News » Report Reveals Human Rights Violations Facing Haitian Asylum Seekers in Mexico

Report Reveals Human Rights Violations Facing Haitian Asylum Seekers in Mexico

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May 08, 2024

Today the Center for Gender & Refugee Studies (CGRS), Haitian Bridge Alliance (HBA), and the UC Law SF Haiti Justice Partnership (HJP) published a new report, Precluding Protection: Findings from Interviews with Haitian Asylum Seekers in Central and Southern Mexico. As the United States and Mexico meet with regional partners in Guatemala this week to discuss their obligations and shared values under the 2022 Los Angeles Declaration on Migration and Protection, the groups call on the countries’ governments to recognize the protection needs of Haitians and collaborate to meet them.

Drawn from over 100 interviews with asylum seekers and local service providers in Tapachula and Mexico City, the report discusses myriad barriers to protection and inhumane conditions facing Haitian asylum seekers in Mexico. While the United States and Mexico have adopted some limited measures to protect Haitians seeking safety in the region, these initiatives fall short of the need and are undermined by other policies and practices that punish and deny protection to asylum seekers. The report finds that vulnerable Black migrants in Mexico are stranded in effective open-air prisons, denied the ability to travel or work, forced to navigate legal proceedings with little to no language access, and subjected to forced evictions, extortion, and physical violence.

Despite acute and unprecedented levels of violence, the United States continues to intercept and repatriate Haitians both by sea and by air, sending them directly back to Haiti, where they face grave harm. At its southern border, and as far south as Mexico City by way of a “geofence,” the U.S. government primarily relies on the CBP One smartphone app to process migrants. Access to the asylum process is largely restricted to those who can schedule an appointment on the app in advance. But the report concludes that CBP One remains plagued by glitches, discriminatory shortcomings, and accessibility failures. Interviews with asylum seekers revealed that migrants’ right to seek safety in Mexico is similarly hindered by long delays, biased adjudication of asylum cases, and onerous systems that preclude meaningful access to protection systems.

According to Nicole Phillips, Legal Director of Haitian Bridge Alliance, “Haitian refugees are one of the most vulnerable populations in the world, we must do better to protect them. Our delegation spoke with Haitian families in Mexico who had no protection, nowhere to sleep, no clean water to drink, and who felt shut out of the asylum systems in Mexico and the United States. We implore states to implement the UN Refugee Agency’s recent guidance on protecting refugees fleeing Haiti and extend the Cartagena definition to Haitians.”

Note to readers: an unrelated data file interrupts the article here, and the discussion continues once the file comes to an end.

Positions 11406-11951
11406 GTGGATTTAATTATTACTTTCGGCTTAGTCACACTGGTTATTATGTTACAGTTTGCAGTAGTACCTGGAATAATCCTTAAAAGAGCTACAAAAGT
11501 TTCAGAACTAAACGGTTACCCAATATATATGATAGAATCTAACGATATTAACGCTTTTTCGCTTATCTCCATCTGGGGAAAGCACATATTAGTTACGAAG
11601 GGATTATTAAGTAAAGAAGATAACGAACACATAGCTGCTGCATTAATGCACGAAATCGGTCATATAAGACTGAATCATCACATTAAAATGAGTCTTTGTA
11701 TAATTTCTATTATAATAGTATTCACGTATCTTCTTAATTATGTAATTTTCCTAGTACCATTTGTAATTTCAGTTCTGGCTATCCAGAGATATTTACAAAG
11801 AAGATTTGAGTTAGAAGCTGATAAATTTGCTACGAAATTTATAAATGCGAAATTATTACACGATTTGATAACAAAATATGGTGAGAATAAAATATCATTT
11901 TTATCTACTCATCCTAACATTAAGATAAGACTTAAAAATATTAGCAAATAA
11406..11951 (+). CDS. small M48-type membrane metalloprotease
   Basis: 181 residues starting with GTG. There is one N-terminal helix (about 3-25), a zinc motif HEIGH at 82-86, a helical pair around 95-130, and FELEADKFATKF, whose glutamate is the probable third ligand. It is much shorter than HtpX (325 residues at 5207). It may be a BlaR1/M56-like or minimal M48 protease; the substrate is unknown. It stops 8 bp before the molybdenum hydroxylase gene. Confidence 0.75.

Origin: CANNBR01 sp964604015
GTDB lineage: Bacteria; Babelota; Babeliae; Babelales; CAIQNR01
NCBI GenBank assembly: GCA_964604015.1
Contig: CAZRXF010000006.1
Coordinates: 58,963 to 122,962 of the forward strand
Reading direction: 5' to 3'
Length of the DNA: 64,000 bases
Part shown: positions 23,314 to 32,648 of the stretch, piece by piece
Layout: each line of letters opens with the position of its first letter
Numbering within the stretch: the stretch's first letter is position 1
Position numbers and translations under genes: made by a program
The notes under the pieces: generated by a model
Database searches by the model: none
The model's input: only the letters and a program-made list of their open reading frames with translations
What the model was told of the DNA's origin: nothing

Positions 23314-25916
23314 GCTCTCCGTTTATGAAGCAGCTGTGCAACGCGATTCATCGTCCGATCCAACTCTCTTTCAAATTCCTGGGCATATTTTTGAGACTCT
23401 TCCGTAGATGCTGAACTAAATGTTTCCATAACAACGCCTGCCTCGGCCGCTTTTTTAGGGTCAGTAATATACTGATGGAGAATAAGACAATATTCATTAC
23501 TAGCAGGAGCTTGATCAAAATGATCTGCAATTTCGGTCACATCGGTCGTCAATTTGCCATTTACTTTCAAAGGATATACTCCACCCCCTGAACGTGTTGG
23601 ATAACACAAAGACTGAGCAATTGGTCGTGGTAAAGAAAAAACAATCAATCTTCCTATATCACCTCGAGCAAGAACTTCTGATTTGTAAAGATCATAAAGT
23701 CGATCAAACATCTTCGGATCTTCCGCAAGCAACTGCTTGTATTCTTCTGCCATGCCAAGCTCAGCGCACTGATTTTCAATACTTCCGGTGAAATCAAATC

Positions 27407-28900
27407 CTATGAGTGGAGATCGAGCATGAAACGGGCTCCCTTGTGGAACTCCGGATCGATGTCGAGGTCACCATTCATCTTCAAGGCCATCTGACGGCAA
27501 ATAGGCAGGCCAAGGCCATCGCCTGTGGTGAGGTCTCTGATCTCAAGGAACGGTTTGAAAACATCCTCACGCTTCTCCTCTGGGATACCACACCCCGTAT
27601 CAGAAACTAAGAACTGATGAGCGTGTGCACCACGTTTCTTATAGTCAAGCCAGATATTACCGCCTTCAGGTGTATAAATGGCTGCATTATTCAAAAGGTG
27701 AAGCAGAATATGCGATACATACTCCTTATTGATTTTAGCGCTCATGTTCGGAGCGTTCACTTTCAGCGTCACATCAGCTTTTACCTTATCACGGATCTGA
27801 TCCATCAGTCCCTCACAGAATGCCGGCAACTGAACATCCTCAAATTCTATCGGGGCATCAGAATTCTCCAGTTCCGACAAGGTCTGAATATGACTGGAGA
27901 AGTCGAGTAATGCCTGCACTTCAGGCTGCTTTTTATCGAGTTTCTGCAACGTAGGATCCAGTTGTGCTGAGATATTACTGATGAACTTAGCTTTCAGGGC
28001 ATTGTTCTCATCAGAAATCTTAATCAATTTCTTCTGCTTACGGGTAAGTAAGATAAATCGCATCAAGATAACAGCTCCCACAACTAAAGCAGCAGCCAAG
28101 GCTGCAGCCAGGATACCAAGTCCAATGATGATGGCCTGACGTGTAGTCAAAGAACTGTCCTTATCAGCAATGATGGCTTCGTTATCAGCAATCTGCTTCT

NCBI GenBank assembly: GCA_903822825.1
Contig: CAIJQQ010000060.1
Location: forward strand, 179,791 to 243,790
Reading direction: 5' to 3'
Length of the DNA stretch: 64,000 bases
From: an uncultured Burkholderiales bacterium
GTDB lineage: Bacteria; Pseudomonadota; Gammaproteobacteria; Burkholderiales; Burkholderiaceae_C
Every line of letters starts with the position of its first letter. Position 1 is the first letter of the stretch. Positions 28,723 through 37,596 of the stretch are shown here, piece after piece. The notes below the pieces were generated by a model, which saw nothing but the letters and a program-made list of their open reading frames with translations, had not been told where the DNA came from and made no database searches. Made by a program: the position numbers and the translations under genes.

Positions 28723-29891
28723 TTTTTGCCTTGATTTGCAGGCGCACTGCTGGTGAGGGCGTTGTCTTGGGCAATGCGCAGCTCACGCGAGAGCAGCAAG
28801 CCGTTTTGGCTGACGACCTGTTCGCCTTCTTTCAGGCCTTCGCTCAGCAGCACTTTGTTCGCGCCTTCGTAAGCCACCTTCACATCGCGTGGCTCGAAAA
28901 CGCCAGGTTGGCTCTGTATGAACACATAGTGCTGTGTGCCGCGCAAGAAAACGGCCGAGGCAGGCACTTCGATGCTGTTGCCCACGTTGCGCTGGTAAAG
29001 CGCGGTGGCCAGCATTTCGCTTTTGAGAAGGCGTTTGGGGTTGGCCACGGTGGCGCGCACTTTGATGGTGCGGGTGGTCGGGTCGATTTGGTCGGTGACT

Blaine Bookey, Legal Director of the Center for Gender and Refugee Studies (CGRS) commented, “While the United States and Mexico have taken some steps to offer safe haven to Haitian refugees, these limited measures have been undermined by cruel and ineffective policies that deprive asylum seekers of their rights and fly in the face of the commitments made in the Los Angeles Declaration. What we witnessed in Mexico falls far below the standard of care the Declaration envisions and has only caused more chaos and suffering in the region. Governments cannot punish and deport their way out of a human rights crisis. Our leaders must stop playing politics with peoples’ lives and cooperate as effectively to provide protection as they do to deny it.”   

“Haiti is in crisis. And the United States has a particular responsibility to Haitian asylum seekers, as the U.S. government has contributed so much to the instability and violence in Haiti today. Proactively facilitating and accepting Haitian asylum seekers is the bare minimum, and yet the United States continues to go well out of its way to deny safety to vulnerable Haitians,” said HJP Co-Chair Savannah Carter. “The situation on the ground in Mexico is unacceptable.”

In their report, CGRS, HBA, and HJP urge the Mexican and U.S. governments to work together to guarantee the rights and safety of Haitians and others seeking asylum, and to guarantee safe, orderly, and humane migration pathways for those in need of protection.

The groups specifically call on Mexico to:

  1. Apply the more expansive Cartagena Declaration refugee definition to protect Haitians fleeing deadly violence;

  2. Permit freedom of movement and grant work authorization to ensure asylum seekers can find safety and support themselves in Mexico; and

  3. Ensure adequate language access for Kreyòl and French speakers at every stage of the asylum process.

The groups specifically call on the United States to:

  1. Halt all removal flights and at-sea repatriations to Haiti;

  2. Immediately extend and redesignate Haiti for Temporary Protected Status (TPS) to protect Haitian community members already in the United States;

  3. Expedite processing and availability of the CHNV and Haitian Family Reunification Parole Programs;

  4. Release all Haitian asylum seekers held in U.S. immigration detention and reject any plans to detain Haitians at Guantanamo Bay;

  5. Adequately staff ports of entry and increase infrastructure to process people seeking asylum at the U.S. southern border; and

  6. Overhaul the CBP One app to ensure equity and language justice; integrate the app as one tool among many to facilitate access to the asylum process, rather than a mechanism to preemptively deny protection.